Operator of Dive Boat Conception Suspends Operations
Truth Aquatics, the operator of the ill-fated dive boat Conception, announced Tuesday that it has suspended operations indefinitely amidst multiple federal investigations into the vessel's loss.
The dive boat Conception burned and sank in the early hours of September 2 off Santa Cruz Island, California. 34 people lost their lives in the accident, putting it among the ranks of the deadliest civilian marine casualties in recent U.S. history.
"With the continued calls and request for tours, we want to announce that we are officially suspending all operations of our Truth Aquatic fleet for a to-be-determined amount of time," the firm said in a statement. "Right now we feel it’s important dedicate our entire efforts to make our boats models of new regulations that we will continue to work on with the NTSB and Coast Guard."
The design of the Conception has come under scrutiny: her lower berthing area, where all victims were located prior to the fire, had an emergency escape hatch located above a bunk bed . NTSB investigator Jennifer Homendy told reporters that she was "taken aback" by the small dimensions of the hatch after touring Conception's sister ship Vision. The U.S. Coast Guard has said that Conception passed all inspections prior to the accident.
“You have to climb up a ladder and across the top bunk and then push a wooden door up,” Homendy said at a press conference. “It was a tight space. We couldn’t turn the light on.”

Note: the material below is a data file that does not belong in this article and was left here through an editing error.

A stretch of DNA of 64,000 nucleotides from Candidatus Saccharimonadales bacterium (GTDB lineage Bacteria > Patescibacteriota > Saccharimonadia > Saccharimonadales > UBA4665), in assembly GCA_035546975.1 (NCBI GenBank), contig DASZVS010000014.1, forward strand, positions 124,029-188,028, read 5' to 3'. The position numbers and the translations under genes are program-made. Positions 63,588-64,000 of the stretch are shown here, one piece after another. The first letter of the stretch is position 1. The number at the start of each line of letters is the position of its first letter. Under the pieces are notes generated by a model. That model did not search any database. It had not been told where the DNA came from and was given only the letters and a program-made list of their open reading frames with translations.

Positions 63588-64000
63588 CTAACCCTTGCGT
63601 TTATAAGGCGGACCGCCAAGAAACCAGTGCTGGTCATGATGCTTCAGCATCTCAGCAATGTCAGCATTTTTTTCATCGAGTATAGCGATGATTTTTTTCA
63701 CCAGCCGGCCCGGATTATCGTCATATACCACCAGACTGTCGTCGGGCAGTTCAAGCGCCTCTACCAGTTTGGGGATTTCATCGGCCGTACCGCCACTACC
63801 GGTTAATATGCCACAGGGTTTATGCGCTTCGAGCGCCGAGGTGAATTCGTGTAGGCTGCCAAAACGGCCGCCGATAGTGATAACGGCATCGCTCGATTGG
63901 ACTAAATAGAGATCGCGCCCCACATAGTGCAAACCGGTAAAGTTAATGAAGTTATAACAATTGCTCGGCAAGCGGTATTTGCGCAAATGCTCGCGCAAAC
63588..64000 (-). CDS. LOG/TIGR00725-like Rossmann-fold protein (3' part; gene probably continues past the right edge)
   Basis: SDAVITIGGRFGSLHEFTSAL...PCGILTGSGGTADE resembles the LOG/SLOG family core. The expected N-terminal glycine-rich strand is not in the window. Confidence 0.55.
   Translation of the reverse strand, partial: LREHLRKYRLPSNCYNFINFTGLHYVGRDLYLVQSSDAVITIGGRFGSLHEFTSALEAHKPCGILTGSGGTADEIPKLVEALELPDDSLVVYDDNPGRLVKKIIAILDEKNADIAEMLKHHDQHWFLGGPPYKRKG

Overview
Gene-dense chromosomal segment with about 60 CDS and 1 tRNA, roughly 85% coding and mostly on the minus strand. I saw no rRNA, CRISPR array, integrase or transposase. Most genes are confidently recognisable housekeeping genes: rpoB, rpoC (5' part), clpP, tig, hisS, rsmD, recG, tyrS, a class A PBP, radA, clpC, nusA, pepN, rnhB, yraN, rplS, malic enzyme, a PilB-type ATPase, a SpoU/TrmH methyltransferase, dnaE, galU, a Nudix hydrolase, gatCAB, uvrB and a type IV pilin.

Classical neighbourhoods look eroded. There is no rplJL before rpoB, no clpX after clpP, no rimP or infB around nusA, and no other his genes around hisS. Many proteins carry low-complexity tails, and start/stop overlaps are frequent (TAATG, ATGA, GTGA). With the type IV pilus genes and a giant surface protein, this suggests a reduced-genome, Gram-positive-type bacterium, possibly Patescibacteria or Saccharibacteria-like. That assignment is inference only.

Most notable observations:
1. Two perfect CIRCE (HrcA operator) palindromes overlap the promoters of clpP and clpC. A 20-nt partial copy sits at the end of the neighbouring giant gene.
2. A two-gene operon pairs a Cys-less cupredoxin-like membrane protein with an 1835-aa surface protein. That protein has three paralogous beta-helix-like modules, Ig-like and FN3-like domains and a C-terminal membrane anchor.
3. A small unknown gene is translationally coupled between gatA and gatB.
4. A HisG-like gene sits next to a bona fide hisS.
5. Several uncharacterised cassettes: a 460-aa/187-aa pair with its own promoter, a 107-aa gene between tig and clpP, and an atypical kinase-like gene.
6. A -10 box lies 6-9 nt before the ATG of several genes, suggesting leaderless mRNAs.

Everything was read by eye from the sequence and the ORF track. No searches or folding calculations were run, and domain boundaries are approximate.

A team from Global Diving and Salvage raised Conception earlier this month and brought it to a naval facility at Port Hueneme. The NTSB and the Bureau of Alcohol, Tobacco, Firearms and Explosives are examining the wreckage in an attempt to gather as much evidence as possible.
Initial speculation about the cause of the fire has focused on rechargeable devices. Passengers aboard previous trips on the Conception noted that divers would charge dozens of personal electronic devices with lithium-ion batteries - cell phones, camera batteries, underwater scooter batteries - using the boat's electrical outlets. The U.S. Coast Guard has issued a preliminary warning to passenger boat operators to consider limiting unsupervised battery charging and excessive use of extension cords or power strips.
The vessel's design and fittings are not the sole focus of the inquiry. According to testimony from three of the five surviving crewmembers, all personnel on board were asleep at the time the fire broke out. The National Transportation Safety Board believes that based upon available evidence, no member of the crew was performing the duties of a roving watchstander while the vessel lay at anchor, as required by the vessel's COI.